Daily Mail editor Dacre knew paper was using detective agencies
THE EDITOR of the Daily Mail was aware the newspaper was using search agencies, but not the extent to which they were doing so, he told the inquiry into press standards today.
Paul Dacre, editor-in-chief of Associated Newspapers, which publishes the Daily Mail and the Mail on Sunday, told the Leveson Inquiry that using private detectives to access information used to be commonplace in the newspaper industry.
The inquiry has previously heard from Mail on Sunday editor Peter Wright that the paper continued using private detective Steve Whittamore for 18 months after he was raided in an investigation into the unlawful trade of personal information.
Whittamore was convicted of illegally accessing data in April 2005.
Mr Dacre, the longest-serving Fleet Street editor, said: "We wrote to Mr Whittamore and said could he give us an assurance that he was acting within the law."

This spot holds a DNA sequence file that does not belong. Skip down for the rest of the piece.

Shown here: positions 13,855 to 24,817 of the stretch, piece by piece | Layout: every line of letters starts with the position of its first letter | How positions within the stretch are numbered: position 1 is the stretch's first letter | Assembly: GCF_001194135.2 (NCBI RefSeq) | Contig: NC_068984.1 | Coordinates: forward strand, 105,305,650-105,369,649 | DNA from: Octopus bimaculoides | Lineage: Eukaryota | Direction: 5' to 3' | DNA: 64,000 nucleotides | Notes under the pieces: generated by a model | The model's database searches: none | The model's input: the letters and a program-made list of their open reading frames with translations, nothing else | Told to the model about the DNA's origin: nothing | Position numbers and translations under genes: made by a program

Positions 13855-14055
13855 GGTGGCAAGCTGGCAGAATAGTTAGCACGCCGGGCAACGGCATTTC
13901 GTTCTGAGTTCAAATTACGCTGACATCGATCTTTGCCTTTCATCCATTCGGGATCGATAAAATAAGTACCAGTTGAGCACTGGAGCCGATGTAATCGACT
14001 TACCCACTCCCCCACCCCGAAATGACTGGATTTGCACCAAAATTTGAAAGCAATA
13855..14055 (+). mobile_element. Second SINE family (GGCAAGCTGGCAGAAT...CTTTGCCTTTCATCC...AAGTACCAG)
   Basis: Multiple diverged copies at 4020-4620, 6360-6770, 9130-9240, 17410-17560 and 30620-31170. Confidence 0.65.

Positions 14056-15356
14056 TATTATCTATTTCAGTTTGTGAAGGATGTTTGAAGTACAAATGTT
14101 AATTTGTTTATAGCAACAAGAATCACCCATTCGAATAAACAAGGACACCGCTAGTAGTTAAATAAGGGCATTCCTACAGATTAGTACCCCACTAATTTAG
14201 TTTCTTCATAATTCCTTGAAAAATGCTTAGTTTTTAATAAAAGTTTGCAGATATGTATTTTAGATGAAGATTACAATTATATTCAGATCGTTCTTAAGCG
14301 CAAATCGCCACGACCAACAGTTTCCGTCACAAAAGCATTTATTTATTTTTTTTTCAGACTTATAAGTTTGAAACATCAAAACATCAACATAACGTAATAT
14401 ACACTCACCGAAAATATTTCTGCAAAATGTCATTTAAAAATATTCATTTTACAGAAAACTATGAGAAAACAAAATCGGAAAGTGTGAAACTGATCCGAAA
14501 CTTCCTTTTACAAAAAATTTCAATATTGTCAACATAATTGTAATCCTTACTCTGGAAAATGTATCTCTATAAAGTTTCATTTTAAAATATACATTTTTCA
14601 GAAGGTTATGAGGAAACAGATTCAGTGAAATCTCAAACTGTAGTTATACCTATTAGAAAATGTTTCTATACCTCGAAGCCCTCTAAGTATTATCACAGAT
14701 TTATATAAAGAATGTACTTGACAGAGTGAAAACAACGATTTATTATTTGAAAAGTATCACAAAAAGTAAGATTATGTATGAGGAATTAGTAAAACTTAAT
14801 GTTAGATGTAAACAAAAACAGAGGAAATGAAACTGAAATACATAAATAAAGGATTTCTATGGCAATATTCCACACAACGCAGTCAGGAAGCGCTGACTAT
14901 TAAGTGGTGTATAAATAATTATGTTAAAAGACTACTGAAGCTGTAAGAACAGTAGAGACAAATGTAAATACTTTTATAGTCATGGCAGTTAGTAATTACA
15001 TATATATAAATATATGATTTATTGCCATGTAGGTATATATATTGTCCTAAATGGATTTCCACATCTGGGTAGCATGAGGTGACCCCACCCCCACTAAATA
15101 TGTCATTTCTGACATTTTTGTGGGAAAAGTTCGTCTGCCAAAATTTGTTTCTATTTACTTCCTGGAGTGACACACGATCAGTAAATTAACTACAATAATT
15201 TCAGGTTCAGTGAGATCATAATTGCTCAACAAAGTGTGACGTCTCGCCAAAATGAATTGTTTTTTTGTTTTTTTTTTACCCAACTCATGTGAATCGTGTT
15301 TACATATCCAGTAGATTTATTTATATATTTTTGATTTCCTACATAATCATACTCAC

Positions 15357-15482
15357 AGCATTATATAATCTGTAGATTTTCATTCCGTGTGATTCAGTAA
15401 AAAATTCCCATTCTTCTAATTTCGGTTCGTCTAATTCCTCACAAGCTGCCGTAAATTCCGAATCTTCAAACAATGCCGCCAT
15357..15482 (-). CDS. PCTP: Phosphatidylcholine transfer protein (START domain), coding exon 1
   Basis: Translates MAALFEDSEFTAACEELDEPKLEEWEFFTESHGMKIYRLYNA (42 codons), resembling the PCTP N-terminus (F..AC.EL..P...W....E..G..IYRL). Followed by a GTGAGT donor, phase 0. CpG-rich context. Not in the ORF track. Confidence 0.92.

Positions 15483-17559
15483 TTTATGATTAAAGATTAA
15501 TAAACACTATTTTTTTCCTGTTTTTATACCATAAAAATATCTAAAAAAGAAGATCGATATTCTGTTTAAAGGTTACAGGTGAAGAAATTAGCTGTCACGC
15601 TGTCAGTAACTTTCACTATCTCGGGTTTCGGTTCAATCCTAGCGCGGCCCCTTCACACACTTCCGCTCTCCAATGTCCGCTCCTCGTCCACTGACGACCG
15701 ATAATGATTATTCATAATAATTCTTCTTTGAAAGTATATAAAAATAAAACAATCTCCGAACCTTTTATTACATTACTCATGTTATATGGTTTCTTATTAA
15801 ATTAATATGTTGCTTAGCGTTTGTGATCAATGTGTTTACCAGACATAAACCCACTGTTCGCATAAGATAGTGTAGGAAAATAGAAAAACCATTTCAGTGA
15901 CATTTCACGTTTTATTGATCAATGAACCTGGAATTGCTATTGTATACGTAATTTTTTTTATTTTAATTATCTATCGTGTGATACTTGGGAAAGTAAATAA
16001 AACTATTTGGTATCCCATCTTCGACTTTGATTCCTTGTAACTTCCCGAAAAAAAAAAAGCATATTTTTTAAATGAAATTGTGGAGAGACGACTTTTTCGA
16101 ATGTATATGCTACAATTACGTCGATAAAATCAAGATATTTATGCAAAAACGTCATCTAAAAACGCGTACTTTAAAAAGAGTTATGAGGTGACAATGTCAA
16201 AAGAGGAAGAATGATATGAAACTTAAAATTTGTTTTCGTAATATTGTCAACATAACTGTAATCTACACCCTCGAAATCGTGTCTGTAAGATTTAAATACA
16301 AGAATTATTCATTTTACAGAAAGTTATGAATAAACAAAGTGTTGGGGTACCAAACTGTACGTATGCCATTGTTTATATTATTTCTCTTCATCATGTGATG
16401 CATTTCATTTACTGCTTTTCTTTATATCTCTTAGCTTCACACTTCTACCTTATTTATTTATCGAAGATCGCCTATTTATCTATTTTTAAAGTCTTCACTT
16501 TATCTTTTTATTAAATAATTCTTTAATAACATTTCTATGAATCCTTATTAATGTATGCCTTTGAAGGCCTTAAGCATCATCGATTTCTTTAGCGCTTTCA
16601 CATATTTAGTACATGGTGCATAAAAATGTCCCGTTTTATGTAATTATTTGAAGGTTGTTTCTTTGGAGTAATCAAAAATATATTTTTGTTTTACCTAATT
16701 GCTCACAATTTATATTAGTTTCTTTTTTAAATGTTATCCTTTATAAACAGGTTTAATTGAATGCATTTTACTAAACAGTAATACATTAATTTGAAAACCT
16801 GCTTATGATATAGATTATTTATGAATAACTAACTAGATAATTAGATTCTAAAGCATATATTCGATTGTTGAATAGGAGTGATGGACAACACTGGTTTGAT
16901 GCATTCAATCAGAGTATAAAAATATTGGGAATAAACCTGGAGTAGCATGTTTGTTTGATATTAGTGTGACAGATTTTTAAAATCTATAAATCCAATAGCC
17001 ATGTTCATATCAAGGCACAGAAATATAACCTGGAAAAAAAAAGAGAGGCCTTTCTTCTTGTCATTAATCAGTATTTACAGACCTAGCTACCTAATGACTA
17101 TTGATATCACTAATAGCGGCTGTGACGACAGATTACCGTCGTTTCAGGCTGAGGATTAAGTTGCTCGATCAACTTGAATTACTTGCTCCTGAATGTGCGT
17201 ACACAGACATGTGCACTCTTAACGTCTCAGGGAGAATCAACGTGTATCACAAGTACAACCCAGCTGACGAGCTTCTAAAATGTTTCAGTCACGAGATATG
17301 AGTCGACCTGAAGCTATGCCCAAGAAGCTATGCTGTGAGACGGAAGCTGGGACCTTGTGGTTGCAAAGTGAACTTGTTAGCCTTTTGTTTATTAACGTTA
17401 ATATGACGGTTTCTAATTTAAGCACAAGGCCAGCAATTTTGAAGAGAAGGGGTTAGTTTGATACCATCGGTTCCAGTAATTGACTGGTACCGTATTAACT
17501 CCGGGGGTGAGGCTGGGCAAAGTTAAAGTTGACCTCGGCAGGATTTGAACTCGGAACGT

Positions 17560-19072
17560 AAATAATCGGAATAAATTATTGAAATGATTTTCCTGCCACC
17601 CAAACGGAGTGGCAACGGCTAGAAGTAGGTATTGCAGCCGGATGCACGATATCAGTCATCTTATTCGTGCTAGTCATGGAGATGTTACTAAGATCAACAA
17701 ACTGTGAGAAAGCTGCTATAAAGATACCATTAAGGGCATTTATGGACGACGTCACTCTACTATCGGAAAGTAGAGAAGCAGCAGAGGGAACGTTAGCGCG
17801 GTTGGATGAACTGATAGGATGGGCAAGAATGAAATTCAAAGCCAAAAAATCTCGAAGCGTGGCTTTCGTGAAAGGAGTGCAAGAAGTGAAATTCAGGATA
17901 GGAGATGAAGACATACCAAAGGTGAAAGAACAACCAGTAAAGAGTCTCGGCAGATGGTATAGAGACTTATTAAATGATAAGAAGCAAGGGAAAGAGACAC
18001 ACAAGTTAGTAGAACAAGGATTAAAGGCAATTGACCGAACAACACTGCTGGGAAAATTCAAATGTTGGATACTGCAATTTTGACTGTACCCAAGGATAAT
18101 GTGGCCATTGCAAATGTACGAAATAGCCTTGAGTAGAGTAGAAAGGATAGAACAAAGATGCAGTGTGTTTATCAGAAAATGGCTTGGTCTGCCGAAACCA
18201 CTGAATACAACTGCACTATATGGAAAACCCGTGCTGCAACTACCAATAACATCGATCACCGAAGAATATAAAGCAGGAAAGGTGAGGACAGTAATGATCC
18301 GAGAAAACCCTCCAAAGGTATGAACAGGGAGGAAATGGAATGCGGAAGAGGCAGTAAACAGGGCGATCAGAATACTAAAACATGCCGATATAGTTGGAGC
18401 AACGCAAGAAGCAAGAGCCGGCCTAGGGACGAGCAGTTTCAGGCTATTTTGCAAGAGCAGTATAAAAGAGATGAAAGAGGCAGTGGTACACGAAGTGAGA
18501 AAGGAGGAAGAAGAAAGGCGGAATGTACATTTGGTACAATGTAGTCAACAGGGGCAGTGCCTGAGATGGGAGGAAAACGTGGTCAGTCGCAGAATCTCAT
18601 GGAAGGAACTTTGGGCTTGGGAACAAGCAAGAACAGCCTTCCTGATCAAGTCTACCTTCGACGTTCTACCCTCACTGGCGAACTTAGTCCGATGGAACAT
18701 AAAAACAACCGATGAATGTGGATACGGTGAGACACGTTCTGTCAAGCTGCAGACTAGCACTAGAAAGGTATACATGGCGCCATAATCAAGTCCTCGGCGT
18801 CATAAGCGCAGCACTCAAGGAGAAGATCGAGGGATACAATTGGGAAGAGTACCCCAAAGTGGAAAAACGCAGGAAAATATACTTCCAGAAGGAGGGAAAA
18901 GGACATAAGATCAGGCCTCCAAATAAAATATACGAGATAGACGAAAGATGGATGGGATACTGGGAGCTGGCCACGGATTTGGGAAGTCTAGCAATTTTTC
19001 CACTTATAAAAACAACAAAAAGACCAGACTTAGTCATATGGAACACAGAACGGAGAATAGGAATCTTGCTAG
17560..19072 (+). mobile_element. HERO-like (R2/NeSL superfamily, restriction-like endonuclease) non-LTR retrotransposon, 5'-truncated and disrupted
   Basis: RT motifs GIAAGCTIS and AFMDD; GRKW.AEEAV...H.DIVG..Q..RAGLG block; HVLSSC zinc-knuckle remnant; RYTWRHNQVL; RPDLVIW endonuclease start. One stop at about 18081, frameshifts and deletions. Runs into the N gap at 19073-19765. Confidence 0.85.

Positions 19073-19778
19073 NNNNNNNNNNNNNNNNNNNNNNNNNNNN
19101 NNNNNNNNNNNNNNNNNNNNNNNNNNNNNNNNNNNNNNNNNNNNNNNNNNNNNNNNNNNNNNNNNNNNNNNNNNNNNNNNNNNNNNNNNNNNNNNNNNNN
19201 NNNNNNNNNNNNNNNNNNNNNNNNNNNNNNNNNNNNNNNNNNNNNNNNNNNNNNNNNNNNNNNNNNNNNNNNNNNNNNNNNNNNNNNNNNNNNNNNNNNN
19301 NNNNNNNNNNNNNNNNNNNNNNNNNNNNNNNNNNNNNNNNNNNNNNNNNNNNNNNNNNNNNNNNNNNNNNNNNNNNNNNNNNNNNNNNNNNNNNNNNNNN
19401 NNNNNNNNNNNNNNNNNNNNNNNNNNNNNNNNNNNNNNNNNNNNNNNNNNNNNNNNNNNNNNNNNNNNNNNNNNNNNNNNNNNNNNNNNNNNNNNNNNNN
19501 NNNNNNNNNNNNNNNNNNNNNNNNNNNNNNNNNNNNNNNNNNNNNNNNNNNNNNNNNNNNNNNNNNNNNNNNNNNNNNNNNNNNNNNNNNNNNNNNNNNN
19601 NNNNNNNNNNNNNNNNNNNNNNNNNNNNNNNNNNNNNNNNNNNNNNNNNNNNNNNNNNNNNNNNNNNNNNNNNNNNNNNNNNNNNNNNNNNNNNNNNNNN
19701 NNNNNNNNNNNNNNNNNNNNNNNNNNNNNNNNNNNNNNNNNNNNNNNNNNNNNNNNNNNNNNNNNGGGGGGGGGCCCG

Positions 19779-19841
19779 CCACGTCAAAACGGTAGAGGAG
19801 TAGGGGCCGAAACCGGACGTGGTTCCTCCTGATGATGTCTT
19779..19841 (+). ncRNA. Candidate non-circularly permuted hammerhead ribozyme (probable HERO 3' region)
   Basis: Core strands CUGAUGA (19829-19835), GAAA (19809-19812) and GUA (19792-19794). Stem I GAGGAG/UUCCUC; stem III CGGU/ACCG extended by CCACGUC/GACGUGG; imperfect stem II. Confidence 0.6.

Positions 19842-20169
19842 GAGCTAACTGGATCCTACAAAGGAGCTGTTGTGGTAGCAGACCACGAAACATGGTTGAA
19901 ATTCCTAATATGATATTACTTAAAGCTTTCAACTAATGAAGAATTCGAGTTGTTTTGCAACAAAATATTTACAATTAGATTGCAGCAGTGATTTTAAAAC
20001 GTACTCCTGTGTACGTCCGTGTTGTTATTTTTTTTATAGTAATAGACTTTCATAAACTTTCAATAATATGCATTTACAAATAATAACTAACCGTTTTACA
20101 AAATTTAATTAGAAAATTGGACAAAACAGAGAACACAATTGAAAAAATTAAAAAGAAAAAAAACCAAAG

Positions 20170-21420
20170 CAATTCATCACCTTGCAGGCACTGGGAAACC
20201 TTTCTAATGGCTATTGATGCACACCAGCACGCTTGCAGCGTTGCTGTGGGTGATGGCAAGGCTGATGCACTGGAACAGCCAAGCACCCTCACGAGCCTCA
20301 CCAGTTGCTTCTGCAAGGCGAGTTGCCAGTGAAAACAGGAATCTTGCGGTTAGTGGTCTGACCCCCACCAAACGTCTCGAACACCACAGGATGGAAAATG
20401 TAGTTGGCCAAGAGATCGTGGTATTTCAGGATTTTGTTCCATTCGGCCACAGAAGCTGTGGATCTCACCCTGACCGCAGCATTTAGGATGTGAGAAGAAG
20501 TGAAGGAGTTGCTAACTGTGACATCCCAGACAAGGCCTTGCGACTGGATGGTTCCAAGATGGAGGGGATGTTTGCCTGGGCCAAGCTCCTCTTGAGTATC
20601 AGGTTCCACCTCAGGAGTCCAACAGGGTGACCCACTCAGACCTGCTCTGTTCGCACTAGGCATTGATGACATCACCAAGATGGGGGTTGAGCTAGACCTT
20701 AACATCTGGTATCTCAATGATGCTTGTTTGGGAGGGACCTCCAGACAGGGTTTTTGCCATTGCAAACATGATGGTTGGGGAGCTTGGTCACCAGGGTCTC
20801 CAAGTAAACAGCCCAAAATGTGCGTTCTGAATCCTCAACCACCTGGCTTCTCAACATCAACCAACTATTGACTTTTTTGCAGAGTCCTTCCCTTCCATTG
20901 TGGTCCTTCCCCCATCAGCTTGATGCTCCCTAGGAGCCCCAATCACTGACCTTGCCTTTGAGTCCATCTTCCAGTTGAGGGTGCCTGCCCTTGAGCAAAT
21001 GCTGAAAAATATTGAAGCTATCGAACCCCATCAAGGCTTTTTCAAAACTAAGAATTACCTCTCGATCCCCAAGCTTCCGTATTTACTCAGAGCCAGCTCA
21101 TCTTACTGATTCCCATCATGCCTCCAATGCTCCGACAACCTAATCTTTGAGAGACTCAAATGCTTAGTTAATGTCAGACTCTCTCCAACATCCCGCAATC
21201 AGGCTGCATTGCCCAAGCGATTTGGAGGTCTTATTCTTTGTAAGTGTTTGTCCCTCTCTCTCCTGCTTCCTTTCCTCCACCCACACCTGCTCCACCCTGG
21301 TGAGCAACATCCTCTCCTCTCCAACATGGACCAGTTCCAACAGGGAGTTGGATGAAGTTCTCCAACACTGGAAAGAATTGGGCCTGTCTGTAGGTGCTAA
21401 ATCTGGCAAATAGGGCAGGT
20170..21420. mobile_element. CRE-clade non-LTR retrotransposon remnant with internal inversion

He added: "In 2007 we brought the shutters down and absolutely banned the use of all these... of Whittamore inquiry agencies."
Mr Dacre said that "everybody, every newspaper" had been using Whittamore at one stage. He admitted that he was aware the Daily Mail had been using Whittamore before 2006.
He said: "We didn't realise what they were doing was illegal. There was a very hazy understanding of how the Data Protection Act worked and this was seen as a very quick way of obtaining phone numbers and addresses to corroborate stories."